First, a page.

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5 Footballers Who Have Made Their Mark on the Poker World

5 Footballers Who Have Made Their Mark on the Poker World

The window in which a player has to earn money to safeguard his family for the rest of their life is relatively short, especially if that player plies his trade in lower echelons of the football leagues. It was even more of a struggle for those players that played pre-Premier League days.

This obviously isn’t the case for the modern day superstar but what is interesting is the amount of ex-professional sportsmen and women that end up trying their hand at poker. Many footballers have attempted to mix it with the best in the world that poker has to offer at some of the most prestigious tournaments across the globe. But who are the most feared ex-footballers at the poker table. Read on and you’ll find out.

Sam Trickett (brief spells with Nottingham Forest and Sheffield United)

Trickett began playing poker when he was the victim of a serious ACL injury, which forced him to retire from professional football. He is now the 3rd highest earning poker player of all-time

Gerard Pique (Barcelona and Spain)

One of the world’s finest defenders made his bow at this year’s World Series of Poker where he was finally knocked out on Day Three of the event. Pique is currently 143rd in the all-time Spanish earners in poker

Teddy Sheringham (Man Utd and England)

The evergreen Sheringham had a brief but productive stint playing professional poker on the UK scene after he hung up his boots. His best placing was when he finished fifth in an event in Portugal where he took home over £100,000.

Tony Cascarino (Chelsea and Republic of Ireland)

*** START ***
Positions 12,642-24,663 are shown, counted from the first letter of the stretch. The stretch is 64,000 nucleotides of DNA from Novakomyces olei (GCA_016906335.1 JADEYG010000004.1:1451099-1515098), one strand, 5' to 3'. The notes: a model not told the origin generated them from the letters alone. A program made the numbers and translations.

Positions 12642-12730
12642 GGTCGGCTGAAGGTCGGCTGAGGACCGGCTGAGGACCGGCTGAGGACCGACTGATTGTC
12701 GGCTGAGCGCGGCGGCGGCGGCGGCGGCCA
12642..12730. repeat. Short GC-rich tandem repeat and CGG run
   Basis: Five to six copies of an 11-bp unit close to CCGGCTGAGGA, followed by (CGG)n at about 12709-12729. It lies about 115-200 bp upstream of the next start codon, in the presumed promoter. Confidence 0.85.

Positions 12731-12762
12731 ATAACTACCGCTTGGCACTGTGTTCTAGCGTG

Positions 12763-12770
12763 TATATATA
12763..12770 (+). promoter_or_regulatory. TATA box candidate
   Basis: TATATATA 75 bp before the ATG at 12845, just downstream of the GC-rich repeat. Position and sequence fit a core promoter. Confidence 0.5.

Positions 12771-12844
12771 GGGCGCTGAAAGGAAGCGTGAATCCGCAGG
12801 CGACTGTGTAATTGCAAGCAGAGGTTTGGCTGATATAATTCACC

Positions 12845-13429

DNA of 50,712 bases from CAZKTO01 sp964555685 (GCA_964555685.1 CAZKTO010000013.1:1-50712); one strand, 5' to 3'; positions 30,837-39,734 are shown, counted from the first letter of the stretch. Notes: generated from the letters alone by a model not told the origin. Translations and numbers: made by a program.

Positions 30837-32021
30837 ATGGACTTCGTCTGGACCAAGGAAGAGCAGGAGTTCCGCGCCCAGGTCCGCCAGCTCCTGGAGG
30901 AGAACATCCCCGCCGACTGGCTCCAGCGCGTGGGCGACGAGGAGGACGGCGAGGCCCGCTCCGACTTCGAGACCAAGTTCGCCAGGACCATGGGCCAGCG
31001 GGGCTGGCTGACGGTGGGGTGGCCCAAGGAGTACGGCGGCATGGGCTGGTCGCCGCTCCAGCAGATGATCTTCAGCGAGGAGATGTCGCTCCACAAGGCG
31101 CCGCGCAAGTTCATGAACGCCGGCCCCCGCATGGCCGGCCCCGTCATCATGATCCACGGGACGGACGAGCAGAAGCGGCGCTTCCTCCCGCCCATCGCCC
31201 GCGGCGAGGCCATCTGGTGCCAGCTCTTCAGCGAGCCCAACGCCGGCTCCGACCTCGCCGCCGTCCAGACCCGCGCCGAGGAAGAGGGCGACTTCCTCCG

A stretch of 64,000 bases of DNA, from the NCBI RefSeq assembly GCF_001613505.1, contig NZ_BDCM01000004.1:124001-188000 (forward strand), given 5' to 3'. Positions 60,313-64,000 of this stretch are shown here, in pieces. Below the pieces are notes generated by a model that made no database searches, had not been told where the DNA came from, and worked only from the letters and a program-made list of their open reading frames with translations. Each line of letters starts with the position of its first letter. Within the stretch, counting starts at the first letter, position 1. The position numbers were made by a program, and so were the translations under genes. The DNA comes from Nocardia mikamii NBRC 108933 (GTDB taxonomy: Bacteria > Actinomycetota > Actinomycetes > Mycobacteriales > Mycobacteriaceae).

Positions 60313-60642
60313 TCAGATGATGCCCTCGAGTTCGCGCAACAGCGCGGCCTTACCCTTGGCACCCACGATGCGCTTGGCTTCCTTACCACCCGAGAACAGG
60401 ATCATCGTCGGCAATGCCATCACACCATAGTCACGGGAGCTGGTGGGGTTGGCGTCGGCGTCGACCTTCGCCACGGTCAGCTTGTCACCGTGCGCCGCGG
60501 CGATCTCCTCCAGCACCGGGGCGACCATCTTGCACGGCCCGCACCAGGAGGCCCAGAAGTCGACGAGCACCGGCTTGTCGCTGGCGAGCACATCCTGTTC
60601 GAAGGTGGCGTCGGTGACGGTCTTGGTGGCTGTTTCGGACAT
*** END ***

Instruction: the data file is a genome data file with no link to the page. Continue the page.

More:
The big Irish target man transitioned into poker in 2003 and played his last big tournament in 2011. He has earned over £500,000 so far although due to inactivity of late, it’s unsure whether Cascarino will be returning to poker anytime soon.

Tomas Brolin (Leeds and Sweden)

Often mocked for his portly figure, Brolin had a rough time in his days in the Premier League for Leeds United. His poker career was also short lived although he did have an impressive finish at one of the EPT events in Monte Carlo where he took home £50,000.

Poker’s appeal will no doubt continue to draw in many retiring footballers, or even pros that are looking to get over the heartache of being eliminated early from the World Cup like Pique this summer. Either way, poker has a certain appeal to it. Ever since the first online poker room InterCasino was launched online, poker slowly infiltrated millions of households worldwide. It is this attainability that had many practicing their skills with the aim of being the next Hall of Famer Doyle Brunson or Phil Ivey. And although we’ve never seen a ex-footballer win the WSOP yet, who knows we may well do so in the future.

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